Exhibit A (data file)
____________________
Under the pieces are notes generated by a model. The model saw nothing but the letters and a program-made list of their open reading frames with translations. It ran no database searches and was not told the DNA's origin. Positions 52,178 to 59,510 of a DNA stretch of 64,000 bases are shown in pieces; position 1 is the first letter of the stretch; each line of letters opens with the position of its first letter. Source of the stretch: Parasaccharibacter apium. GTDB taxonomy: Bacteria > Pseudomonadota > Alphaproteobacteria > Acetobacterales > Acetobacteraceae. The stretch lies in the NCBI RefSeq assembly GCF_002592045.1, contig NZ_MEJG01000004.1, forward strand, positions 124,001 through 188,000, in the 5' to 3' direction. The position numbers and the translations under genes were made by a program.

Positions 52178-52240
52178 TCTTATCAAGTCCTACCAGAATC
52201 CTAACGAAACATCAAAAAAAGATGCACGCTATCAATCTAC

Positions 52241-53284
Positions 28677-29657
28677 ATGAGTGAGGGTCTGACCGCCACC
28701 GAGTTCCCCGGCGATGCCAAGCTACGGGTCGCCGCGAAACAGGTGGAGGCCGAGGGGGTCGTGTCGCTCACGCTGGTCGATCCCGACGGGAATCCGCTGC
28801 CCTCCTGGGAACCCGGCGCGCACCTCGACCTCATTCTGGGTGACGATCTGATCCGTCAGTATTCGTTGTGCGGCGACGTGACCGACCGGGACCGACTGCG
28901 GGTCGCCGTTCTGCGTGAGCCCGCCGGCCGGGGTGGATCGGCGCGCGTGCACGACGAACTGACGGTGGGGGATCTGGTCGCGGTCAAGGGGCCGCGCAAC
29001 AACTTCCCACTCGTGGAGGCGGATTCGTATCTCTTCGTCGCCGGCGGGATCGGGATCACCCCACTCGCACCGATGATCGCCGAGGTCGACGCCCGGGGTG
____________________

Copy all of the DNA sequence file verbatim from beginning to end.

Under the pieces are notes generated by a model. The model saw nothing but the letters and a program-made list of their open reading frames with translations. It ran no database searches and was not told the DNA's origin. Positions 52,178 to 59,510 of a DNA stretch of 64,000 bases are shown in pieces; position 1 is the first letter of the stretch; each line of letters opens with the position of its first letter. Source of the stretch: Parasaccharibacter apium. GTDB taxonomy: Bacteria > Pseudomonadota > Alphaproteobacteria > Acetobacterales > Acetobacteraceae. The stretch lies in the NCBI RefSeq assembly GCF_002592045.1, contig NZ_MEJG01000004.1, forward strand, positions 124,001 through 188,000, in the 5' to 3' direction. The position numbers and the translations under genes were made by a program.

Positions 52178-52240
52178 TCTTATCAAGTCCTACCAGAATC
52201 CTAACGAAACATCAAAAAAAGATGCACGCTATCAATCTAC

Positions 52241-53284
Positions 28677-29657
28677 ATGAGTGAGGGTCTGACCGCCACC
28701 GAGTTCCCCGGCGATGCCAAGCTACGGGTCGCCGCGAAACAGGTGGAGGCCGAGGGGGTCGTGTCGCTCACGCTGGTCGATCCCGACGGGAATCCGCTGC
28801 CCTCCTGGGAACCCGGCGCGCACCTCGACCTCATTCTGGGTGACGATCTGATCCGTCAGTATTCGTTGTGCGGCGACGTGACCGACCGGGACCGACTGCG
28901 GGTCGCCGTTCTGCGTGAGCCCGCCGGCCGGGGTGGATCGGCGCGCGTGCACGACGAACTGACGGTGGGGGATCTGGTCGCGGTCAAGGGGCCGCGCAAC
29001 AACTTCCCACTCGTGGAGGCGGATTCGTATCTCTTCGTCGCCGGCGGGATCGGGATCACCCCACTCGCACCGATGATCGCCGAGGTCGACGCCCGGGGTG